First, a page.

- Can you afford it? I recommend gifting money over loaning them money. That way you only gift money you can afford. Also, if there is no obligation to pay it back, there is less of a chance that the gift will create friction between you. If they pay it back, you will appreciate the gesture and the friendship will last.
- Are you really helping? Again, this goes back to enabling bad financial choices. If your child can't afford to maintain their new home, you are doing more harm than good. If they know they can turn to you for a loan, they will never learn to save or live within their means.
Oct 15 2016
Rank #8: 4 - Credit Counselling – An Open and Honest Conversation – Heather Cudmore
Heather Cudmore is a credit counsellor with Mosaic Counselling and Family Services, a program of Carizon Family and Community Services in Kitchener, Ontario, and on today's show we discuss credit counselling.
Who does a credit counsellor work for? Is it true that they are just a collection agency for the big banks? What does it cost? What are the fees?
Isn't a debt settlement better and cheaper? What about other options?
Answers to those questions and a lot more on today's show, and in the bonus segment Heather shares lots of practical advice for getting the best deal on a loan, and much more.
Sep 27 2014
Rank #9: 125 – How One Man Retired Debt-Free at Age 48
If you are like most Canadians, you dream of a long and enjoyable retirement. Is it possible to retire early and achieve that by the age of 48? While it is an anomaly, my guest today did just that.
Bob Lassaline worked for 30 years and retired when he was 48 years old. He is 80 years old today, so he has been officially retired for longer than he was employed.
How did he do it? Full details are in the podcast.
Jan 21 2017
Rank #10: 61 – Scary Debt Stories
As a trustee in bankruptcy, I meet with people every day who are struggling to pay off their debt. In the finance world, it's not uncommon to hear shocking stories from clients about threatening calls from collection agents or how they got into debt in the first place. On today's show, I'm joined by Hoyes Michalos bankruptcy trustee, Howard Hayes, collection agent Blair Demarco-Wettlaufer, credit counsellor, Nicole Olsen from Fitness Financial in Windsor and bankruptcy trustee at Hoyes Michalos, Rebecca Martyn from our Windsor and Leamington offices to hear some of the scary stories that they've heard over the years.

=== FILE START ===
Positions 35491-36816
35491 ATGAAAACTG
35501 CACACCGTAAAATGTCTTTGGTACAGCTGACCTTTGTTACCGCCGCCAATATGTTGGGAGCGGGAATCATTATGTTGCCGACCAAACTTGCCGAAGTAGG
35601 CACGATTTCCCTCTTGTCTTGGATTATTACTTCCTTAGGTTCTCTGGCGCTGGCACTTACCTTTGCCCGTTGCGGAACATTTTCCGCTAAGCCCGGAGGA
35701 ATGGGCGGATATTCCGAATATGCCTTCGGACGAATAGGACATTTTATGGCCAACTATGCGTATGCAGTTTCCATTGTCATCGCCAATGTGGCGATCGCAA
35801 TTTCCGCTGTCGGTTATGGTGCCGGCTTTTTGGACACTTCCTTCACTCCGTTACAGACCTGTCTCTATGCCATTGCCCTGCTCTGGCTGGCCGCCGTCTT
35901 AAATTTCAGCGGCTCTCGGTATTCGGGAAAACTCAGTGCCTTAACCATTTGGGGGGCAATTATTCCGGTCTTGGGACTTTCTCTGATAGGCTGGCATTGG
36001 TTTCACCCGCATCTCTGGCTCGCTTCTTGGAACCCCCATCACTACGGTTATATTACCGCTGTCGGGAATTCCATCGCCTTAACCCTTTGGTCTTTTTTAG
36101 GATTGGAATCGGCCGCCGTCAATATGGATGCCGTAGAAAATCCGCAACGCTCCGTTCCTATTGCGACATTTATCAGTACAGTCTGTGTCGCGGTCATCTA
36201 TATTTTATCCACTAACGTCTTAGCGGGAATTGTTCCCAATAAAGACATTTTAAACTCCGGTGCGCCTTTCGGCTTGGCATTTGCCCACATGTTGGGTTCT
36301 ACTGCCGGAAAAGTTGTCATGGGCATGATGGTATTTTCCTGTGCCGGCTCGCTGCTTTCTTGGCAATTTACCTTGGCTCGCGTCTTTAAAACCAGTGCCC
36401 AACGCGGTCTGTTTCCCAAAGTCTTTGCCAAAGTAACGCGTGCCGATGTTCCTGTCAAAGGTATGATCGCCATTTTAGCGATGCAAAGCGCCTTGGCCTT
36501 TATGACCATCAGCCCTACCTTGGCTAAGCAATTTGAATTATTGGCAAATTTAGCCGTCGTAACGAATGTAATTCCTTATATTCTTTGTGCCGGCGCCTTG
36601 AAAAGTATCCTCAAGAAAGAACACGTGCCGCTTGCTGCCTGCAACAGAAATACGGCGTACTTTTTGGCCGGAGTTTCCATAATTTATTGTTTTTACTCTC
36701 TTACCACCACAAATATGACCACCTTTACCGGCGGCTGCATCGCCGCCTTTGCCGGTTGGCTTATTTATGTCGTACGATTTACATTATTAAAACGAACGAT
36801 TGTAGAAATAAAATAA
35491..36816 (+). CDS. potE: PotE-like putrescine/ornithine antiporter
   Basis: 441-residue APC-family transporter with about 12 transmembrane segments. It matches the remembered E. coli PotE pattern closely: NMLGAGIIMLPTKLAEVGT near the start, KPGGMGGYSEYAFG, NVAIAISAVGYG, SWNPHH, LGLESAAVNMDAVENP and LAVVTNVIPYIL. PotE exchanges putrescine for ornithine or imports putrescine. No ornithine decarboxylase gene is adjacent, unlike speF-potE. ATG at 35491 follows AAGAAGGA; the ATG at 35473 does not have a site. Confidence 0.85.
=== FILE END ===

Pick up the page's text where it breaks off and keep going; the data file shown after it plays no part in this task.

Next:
Oct 31 2015
Rank #11: 130 – Yes, We Have A Payday Loan Crisis
We have a crisis and it's called payday loans. At Hoyes Michalos we believe payday loans are a real problem because all too often they create a vicious cycle of debt. We also don't believe that recent efforts by the Ontario Government have been enough to deal with the hidden truth behind payday loans: already indebted Ontarians are borrowing multiple payday loans, from multiple payday lenders at the same time, and this is contributing to a record rate of payday loan induced insolvencies.
How we know this is because every two years we analyze data from actual insolvencies to find out why someone files insolvency. We call this our Joe Debtor study. Part of our study includes a detailed dig into payday loan use by Joe Debtor so that we can isolate the behaviour and profile of the average insolvent payday loan user.
Our data points to four startling findings:
- 1 in 4 insolvent debtors had at least one payday loan at the time they filed a bankruptcy or consumer proposal.